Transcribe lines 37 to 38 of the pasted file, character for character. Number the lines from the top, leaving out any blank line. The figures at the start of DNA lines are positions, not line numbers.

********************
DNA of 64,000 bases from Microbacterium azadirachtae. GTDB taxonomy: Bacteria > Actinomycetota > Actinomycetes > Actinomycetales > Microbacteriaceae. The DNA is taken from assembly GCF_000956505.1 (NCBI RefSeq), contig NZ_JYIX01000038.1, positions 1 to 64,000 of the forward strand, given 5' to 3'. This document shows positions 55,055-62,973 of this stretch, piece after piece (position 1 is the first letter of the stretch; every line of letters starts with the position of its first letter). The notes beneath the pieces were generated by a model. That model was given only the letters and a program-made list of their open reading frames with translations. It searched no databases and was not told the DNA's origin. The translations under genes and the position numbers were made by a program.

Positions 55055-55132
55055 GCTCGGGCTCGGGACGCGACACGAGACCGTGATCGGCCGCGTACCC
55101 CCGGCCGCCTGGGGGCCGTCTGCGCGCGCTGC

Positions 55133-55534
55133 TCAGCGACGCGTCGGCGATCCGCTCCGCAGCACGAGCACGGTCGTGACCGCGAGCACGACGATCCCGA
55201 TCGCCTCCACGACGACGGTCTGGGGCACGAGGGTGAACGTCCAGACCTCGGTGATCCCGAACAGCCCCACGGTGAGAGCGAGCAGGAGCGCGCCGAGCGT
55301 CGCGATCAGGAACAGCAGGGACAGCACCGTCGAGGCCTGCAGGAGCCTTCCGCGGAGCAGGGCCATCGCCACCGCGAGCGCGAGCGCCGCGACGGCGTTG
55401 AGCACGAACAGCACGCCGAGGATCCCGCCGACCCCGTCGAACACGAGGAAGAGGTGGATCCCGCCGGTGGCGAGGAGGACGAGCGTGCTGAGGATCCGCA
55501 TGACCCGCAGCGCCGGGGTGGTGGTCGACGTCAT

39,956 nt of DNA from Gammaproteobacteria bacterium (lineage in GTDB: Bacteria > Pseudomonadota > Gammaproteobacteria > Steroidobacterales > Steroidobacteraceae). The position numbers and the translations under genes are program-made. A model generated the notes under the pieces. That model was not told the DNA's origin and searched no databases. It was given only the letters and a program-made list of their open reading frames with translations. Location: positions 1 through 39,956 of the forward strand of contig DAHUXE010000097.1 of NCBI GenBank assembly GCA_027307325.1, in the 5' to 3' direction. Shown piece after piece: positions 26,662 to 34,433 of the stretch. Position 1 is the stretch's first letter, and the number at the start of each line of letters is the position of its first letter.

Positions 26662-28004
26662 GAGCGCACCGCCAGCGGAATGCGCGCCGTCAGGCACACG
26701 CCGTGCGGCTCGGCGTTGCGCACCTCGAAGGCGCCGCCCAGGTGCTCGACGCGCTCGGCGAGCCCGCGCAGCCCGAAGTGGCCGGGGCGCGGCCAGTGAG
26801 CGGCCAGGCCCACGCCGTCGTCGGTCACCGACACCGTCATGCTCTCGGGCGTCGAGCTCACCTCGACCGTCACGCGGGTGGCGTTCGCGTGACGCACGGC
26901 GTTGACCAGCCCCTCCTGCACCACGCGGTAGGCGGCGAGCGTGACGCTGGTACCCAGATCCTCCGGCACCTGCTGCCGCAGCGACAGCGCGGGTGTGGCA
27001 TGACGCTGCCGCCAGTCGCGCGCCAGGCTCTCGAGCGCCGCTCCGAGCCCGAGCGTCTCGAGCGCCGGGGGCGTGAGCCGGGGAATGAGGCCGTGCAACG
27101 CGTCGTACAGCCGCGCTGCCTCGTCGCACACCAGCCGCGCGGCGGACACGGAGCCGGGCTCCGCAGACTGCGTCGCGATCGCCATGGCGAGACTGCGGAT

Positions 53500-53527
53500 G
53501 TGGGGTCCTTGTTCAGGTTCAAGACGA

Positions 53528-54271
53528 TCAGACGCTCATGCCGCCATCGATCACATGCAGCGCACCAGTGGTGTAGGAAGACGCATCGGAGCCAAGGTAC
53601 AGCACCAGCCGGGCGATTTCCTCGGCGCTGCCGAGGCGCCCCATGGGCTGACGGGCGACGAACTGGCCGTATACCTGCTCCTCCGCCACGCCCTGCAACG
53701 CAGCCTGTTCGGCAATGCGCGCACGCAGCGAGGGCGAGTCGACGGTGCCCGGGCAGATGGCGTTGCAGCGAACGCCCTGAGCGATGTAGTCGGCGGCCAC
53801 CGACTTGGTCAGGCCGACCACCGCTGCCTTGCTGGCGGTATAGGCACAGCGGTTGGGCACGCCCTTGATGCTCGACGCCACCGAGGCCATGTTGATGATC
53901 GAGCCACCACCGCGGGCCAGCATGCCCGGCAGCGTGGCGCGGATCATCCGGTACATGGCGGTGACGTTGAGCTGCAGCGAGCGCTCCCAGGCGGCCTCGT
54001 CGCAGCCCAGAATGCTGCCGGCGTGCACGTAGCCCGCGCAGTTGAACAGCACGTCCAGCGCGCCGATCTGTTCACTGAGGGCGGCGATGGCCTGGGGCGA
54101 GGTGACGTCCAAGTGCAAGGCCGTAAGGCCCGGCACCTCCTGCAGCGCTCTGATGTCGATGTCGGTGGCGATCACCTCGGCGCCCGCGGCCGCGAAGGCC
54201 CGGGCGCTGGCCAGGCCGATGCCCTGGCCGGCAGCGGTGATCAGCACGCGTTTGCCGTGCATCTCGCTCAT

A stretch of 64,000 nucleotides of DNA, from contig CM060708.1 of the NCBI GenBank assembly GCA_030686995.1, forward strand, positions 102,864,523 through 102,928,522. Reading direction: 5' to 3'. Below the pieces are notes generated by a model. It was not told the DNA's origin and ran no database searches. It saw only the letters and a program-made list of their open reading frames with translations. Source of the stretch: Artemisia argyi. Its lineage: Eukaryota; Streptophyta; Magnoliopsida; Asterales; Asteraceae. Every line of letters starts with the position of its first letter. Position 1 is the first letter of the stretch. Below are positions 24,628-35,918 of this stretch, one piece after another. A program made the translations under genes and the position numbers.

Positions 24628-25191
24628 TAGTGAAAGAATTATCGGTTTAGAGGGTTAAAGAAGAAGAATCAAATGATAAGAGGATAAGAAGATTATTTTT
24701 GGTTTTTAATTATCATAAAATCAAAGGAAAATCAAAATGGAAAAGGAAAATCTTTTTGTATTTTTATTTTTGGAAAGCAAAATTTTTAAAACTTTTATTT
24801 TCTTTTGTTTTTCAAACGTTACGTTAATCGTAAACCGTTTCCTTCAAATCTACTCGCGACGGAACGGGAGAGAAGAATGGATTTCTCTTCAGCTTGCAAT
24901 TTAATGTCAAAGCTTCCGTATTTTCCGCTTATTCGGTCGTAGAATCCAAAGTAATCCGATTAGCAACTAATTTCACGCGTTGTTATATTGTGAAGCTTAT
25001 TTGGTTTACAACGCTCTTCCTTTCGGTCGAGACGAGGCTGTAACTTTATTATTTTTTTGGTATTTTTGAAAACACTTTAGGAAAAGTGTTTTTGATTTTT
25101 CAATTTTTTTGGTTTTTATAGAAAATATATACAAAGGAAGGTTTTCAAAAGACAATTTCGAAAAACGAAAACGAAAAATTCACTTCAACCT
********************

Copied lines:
25001 TTGGTTTACAACGCTCTTCCTTTCGGTCGAGACGAGGCTGTAACTTTATTATTTTTTTGGTATTTTTGAAAACACTTTAGGAAAAGTGTTTTTGATTTTT
25101 CAATTTTTTTGGTTTTTATAGAAAATATATACAAAGGAAGGTTTTCAAAAGACAATTTCGAAAAACGAAAACGAAAAATTCACTTCAACCT